Within non-volatile memory 112 of service processor 104, first memory region 114 contains a current version of the boot code for booting up data processing system 100, and second memory region 116 contains an update revision of the boot code for booting up data processing system 100. During operation, HMC 106 periodically downloads the latest version of the boot code from server 120 located within user support center 110, and then updates the boot code stored in second memory region 116 by replacing the boot code stored in second memory region 116 with the latest version of the boot code downloaded from server 120.
An initial program load occurs when data processing system 100 is being booted up. During the initial program load, the current boot code stored in first memory region 114 is being executed by service processor 104. After service processor 104 completes the initialization of all the devices and components within data processing system 100, a hypervisor software (i.e., a layer of software that is typically executed between the operating system and hardware) is loaded into a system memory (not shown), and the hypervisor then takes control over data processing system 100.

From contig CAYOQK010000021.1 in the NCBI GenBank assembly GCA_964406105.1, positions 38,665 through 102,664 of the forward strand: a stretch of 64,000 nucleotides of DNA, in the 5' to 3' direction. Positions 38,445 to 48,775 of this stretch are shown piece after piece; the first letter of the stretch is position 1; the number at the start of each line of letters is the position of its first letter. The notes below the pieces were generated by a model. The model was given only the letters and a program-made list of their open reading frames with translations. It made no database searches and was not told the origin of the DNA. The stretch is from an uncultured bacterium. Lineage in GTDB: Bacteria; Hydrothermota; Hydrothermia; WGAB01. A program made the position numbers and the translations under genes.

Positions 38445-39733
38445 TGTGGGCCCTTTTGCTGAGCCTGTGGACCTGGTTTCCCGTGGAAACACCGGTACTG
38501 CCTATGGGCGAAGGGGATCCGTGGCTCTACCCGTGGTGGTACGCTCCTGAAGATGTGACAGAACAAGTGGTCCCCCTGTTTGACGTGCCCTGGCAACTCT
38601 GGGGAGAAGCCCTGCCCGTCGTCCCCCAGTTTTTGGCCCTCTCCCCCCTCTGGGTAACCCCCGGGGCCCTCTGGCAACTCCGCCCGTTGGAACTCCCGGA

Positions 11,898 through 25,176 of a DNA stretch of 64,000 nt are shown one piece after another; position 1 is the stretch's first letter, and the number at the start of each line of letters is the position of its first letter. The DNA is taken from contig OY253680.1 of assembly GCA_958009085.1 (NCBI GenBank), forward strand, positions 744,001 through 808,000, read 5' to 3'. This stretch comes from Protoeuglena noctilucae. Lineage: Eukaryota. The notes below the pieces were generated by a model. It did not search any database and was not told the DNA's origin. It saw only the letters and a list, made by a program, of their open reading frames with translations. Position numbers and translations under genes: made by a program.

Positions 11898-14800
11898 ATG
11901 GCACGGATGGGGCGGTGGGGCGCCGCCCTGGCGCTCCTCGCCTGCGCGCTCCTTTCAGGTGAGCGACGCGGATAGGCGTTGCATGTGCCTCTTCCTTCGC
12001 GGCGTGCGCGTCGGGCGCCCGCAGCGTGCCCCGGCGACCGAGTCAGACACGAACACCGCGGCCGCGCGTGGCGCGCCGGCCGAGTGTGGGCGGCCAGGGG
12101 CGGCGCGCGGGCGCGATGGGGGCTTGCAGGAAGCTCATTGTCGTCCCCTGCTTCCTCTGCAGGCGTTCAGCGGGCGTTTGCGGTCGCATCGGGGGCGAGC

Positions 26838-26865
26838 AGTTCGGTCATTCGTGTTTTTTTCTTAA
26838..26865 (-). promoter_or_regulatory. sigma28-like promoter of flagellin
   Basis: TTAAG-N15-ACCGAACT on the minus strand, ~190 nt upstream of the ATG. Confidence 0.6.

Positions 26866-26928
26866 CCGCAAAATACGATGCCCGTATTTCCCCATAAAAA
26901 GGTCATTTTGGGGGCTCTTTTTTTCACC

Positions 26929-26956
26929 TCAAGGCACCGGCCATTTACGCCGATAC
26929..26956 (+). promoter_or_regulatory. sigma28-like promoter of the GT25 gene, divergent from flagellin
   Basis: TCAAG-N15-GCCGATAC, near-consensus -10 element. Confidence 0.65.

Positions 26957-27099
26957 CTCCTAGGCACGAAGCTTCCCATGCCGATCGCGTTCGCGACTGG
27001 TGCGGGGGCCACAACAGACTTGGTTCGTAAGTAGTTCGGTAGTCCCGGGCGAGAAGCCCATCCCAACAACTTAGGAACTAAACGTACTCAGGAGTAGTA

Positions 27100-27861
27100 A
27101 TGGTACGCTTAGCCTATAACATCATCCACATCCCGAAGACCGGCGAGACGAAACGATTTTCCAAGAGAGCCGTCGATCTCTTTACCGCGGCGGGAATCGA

With reference now to
If a newer version (i.e., a version newer than the boot code stored in non-volatile memory 112 from
Otherwise, if a newer version of the boot code for data processing system 100 is not available from user support center 110, a determination is made whether or not a system crash has occurred in data processing system 100, as depicted in block 216.
If there is no system crash, the process proceeds back to block 210. However, if a system crash has occurred, a determination is made whether or not the system crash is caused by a known problem that can be remedied by the newer version of the boot code stored in second memory region 116 of non-volatile memory 112, as shown in block 218.